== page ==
A Turkish military vehicle passes by a perimeter wall on Turkey's southern border with Syria's Idlib, as worries about a possible offensive against the Syrian province and its consequences are discussed by world and regional powers, Aug. 30.

A Turkish military vehicle passes by a perimeter wall on Turkey's southern border with Syria's Idlib, as worries about a possible offensive against the Syrian province and its consequences are discussed by world and regional powers, Aug. 30.

Idlib will not be Syria’s endgame

Syrian regime forces are preparing to launch a major military operation against opposition-led groups in the Idlib province of northern Syria.

Syrian regime forces are preparing to launch a major military operation against opposition-led groups in the Idlib province of northern Syria. Russia and Iran are helping the regime forces in its military buildup around Idlib. Russia has already sent scores of naval vessels to the Eastern Mediterranean to prevent an international intervention against the Syrian regime.

Russian and Iranian military advisers are helping regime forces that are besieging the city. U.N. Syria envoy Staffan de Mistura said a potential “perfect storm” is looming over Syria’s Idlib province, with possible military implications beyond the region. The U.N. and many countries in the region and the EU are concerned about a humanitarian catastrophe in Idlib. Armed confrontation between Syria and Iran and anti-regime international actors including the U.S., the U.K. and France is also a possibility. Those actors may want to show off their forces against Russia and Iran in the context of Idlib. Turkey is among the actors that will be most affected by a regime intervention in Idlib. How the Idlib confrontation will be handled will change Turkey’s position vis-a-vis Russia and Iran and Turkey’s willingness to collaborate with these two countries.

Idlib is the last major stronghold the oppostion groups, and those groups may mobilize all their resources and capabilities for survival against the regime-led forces. Idlib was declared as a de-escalation zone according to the Astana talks. A dominant opposition group, the Hayat Tahrir al-Sham (HTS), which is linked to the al-Qaida group is the primary target in Idlib. However, many other opposition groups and more than 3 million civilians live in Idlib. Many were those who fled former opposition strongholds and moved to Idlib from other parts of Syria especially after the evacuation of Aleppo. It is challenging to distinguish millions of civilians from around 10,000 militants linked to the HTS group.

There are also much smaller but more extremist armed groups within Idlib who have different agendas. All of the different actors are concerned about the provocative moves of these radical groups. Both the regime and the opposition groups in Idlib have warned the international community about the possible use of chemical weapons by the other side in case of confrontation. The use of chemical weapons from either side may lead to a humanitarian catastrophe and can escalate a conflict between Russia, Iran and the U.S.Turkey is extremely concerned about a humanitarian catastrophe in Idlib that may lead to the flow of millions of refugees to its border. Hosting millions of refugees has already cost Turkey a lot, and such a move may have the potential to create social and political unrest in Turkey, which is already experiencing economic instability due to currency fluctuations and foreign currency rates against the Turkish lira.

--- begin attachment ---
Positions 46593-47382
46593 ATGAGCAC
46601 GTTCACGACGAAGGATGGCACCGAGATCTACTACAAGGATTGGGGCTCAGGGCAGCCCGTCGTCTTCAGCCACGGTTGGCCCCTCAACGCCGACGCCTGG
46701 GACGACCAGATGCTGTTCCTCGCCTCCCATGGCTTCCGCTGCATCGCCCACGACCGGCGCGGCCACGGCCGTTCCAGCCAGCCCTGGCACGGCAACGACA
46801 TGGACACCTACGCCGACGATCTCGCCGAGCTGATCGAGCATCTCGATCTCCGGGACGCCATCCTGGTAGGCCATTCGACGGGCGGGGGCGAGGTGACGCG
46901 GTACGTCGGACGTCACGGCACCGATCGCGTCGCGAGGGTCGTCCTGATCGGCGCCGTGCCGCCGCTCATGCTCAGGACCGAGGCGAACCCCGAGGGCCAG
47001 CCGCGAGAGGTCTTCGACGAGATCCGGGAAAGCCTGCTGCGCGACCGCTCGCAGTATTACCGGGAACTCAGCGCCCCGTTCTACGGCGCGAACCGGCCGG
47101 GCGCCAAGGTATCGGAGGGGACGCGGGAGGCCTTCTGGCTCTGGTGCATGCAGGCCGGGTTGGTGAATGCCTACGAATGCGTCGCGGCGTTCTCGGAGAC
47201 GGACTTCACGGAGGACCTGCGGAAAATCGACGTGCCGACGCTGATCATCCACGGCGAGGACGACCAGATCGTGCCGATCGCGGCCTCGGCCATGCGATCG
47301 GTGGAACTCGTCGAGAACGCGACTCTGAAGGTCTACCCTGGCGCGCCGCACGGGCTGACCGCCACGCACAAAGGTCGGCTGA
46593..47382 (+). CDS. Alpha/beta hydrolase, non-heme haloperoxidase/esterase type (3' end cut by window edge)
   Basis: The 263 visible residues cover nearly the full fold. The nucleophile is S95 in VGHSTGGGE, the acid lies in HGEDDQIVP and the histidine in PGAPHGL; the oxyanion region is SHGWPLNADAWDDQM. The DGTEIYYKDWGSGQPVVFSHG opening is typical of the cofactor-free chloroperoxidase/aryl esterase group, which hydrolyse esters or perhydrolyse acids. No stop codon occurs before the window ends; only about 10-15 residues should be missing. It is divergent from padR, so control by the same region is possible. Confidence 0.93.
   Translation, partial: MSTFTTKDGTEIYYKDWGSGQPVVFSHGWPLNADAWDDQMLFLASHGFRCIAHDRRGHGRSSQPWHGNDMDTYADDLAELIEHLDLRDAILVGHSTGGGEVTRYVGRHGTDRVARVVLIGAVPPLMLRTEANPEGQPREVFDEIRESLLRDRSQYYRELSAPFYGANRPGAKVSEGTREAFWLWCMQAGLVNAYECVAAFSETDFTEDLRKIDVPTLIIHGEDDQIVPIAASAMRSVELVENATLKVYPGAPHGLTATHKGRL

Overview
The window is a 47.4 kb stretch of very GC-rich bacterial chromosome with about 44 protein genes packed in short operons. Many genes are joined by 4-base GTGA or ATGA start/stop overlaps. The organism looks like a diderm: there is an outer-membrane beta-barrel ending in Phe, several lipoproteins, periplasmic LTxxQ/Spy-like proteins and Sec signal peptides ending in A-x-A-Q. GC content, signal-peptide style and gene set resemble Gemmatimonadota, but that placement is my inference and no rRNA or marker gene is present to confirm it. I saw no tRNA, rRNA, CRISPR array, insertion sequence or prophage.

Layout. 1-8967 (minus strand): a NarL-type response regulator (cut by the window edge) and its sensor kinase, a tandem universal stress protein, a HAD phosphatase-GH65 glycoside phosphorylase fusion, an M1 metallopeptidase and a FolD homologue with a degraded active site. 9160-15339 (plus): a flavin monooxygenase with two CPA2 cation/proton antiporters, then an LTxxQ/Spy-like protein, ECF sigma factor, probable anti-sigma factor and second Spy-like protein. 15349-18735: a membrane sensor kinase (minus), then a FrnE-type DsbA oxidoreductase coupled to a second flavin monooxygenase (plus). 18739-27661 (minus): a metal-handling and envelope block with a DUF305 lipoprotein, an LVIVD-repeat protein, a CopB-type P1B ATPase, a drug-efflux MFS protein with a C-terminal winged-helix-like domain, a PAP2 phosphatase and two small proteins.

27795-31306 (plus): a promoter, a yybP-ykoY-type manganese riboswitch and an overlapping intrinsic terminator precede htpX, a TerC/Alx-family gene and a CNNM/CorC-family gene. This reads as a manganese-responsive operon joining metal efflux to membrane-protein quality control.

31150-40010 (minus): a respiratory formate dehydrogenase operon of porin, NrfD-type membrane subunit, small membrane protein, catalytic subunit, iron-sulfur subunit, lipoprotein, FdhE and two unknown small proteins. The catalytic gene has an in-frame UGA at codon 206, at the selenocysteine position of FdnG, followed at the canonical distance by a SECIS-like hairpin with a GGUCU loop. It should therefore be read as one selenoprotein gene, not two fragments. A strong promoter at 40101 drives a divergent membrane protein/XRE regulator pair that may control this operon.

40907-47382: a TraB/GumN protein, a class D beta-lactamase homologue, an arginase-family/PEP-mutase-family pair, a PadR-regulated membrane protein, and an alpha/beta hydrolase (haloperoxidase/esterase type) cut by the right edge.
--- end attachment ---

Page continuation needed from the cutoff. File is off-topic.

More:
Uncertainty at its borders is also threatening Turkey’s national security. Turkish officials are holding high-level meetings with Russian and Iranian officials to reduce the potential risks against Turkey. So far the outcome of these assurances provided by Russian and Iranian officials are ambiguous and developments in the field may quickly go out of control.

The Idlib crisis will not be the endgame in the prolonged civil war in Syria. The confrontations between the regime and the opposition forces, as well as the competition for influence over Syria between international actors may continue for more than a decade. Regime forces may declare their victory against the armed opposition if they manage to take control of Idlib after an operation if everything goes to plan. Such military action may lead to civilian casualties and destroy the infrastructure of the city. The stability and safety of Idlib are also crucial for the return of millions of refugees and internally displaced persons (IDPs) to Syria.

Turkey will continue to play a significant role in the future stability of Syria even after the parties manage to reach a peace deal. For Turkey, what is concerning is how its counterparts Russia and Iran handle the crisis, such as the current Idlib confrontation. If these actors take Turkey’s primary security concerns and long-term interests in Syria into account and work closely with Turkey when they are dealing with the Idlib issue, Turkey may play a much more constructive and cooperative role for the future of Syria. However, if they try to exploit the situation and outmaneuver Turkey by allowing regime forces threaten Turkey’s national security concerns, this may damage the possibility of future collaboration of the Astana trio. For Turkey, Idlib will be a test for its partnership with Russia and Iran. The tightrope in Idlib will be necessary for determining the direction it will take for Syria’s unpredictable endgame.

[Daily Sabah, 3 September 2018]

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